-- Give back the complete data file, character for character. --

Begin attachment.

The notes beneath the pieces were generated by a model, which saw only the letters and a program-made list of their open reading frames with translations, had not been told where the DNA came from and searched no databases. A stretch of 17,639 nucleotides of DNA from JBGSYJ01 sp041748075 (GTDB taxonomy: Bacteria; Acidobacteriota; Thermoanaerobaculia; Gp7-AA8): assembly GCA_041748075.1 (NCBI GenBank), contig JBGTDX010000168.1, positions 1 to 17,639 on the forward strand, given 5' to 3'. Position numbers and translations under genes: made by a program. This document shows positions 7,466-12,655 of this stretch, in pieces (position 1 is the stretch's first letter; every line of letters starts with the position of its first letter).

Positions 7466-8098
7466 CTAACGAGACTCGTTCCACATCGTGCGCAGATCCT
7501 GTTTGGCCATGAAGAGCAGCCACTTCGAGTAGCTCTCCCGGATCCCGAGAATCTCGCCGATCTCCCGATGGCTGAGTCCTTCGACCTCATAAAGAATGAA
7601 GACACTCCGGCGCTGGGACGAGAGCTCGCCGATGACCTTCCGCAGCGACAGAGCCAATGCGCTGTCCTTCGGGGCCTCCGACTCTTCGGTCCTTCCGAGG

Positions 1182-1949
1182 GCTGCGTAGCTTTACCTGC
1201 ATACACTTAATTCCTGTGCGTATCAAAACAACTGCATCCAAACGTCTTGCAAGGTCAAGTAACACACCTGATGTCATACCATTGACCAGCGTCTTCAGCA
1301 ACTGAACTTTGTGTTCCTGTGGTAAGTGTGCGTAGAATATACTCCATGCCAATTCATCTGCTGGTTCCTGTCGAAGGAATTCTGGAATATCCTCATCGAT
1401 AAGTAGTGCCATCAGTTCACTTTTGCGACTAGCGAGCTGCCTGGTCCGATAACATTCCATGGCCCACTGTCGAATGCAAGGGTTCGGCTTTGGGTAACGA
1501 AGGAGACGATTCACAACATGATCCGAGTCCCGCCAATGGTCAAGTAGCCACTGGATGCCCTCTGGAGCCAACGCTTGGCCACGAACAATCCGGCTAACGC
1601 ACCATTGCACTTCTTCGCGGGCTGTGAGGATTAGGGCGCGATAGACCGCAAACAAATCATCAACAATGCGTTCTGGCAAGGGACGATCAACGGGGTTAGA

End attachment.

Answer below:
The notes beneath the pieces were generated by a model, which saw only the letters and a program-made list of their open reading frames with translations, had not been told where the DNA came from and searched no databases. A stretch of 17,639 nucleotides of DNA from JBGSYJ01 sp041748075 (GTDB taxonomy: Bacteria; Acidobacteriota; Thermoanaerobaculia; Gp7-AA8): assembly GCA_041748075.1 (NCBI GenBank), contig JBGTDX010000168.1, positions 1 to 17,639 on the forward strand, given 5' to 3'. Position numbers and translations under genes: made by a program. This document shows positions 7,466-12,655 of this stretch, in pieces (position 1 is the stretch's first letter; every line of letters starts with the position of its first letter).

Positions 7466-8098
7466 CTAACGAGACTCGTTCCACATCGTGCGCAGATCCT
7501 GTTTGGCCATGAAGAGCAGCCACTTCGAGTAGCTCTCCCGGATCCCGAGAATCTCGCCGATCTCCCGATGGCTGAGTCCTTCGACCTCATAAAGAATGAA
7601 GACACTCCGGCGCTGGGACGAGAGCTCGCCGATGACCTTCCGCAGCGACAGAGCCAATGCGCTGTCCTTCGGGGCCTCCGACTCTTCGGTCCTTCCGAGG

Positions 1182-1949
1182 GCTGCGTAGCTTTACCTGC
1201 ATACACTTAATTCCTGTGCGTATCAAAACAACTGCATCCAAACGTCTTGCAAGGTCAAGTAACACACCTGATGTCATACCATTGACCAGCGTCTTCAGCA
1301 ACTGAACTTTGTGTTCCTGTGGTAAGTGTGCGTAGAATATACTCCATGCCAATTCATCTGCTGGTTCCTGTCGAAGGAATTCTGGAATATCCTCATCGAT
1401 AAGTAGTGCCATCAGTTCACTTTTGCGACTAGCGAGCTGCCTGGTCCGATAACATTCCATGGCCCACTGTCGAATGCAAGGGTTCGGCTTTGGGTAACGA
1501 AGGAGACGATTCACAACATGATCCGAGTCCCGCCAATGGTCAAGTAGCCACTGGATGCCCTCTGGAGCCAACGCTTGGCCACGAACAATCCGGCTAACGC
1601 ACCATTGCACTTCTTCGCGGGCTGTGAGGATTAGGGCGCGATAGACCGCAAACAAATCATCAACAATGCGTTCTGGCAAGGGACGATCAACGGGGTTAGA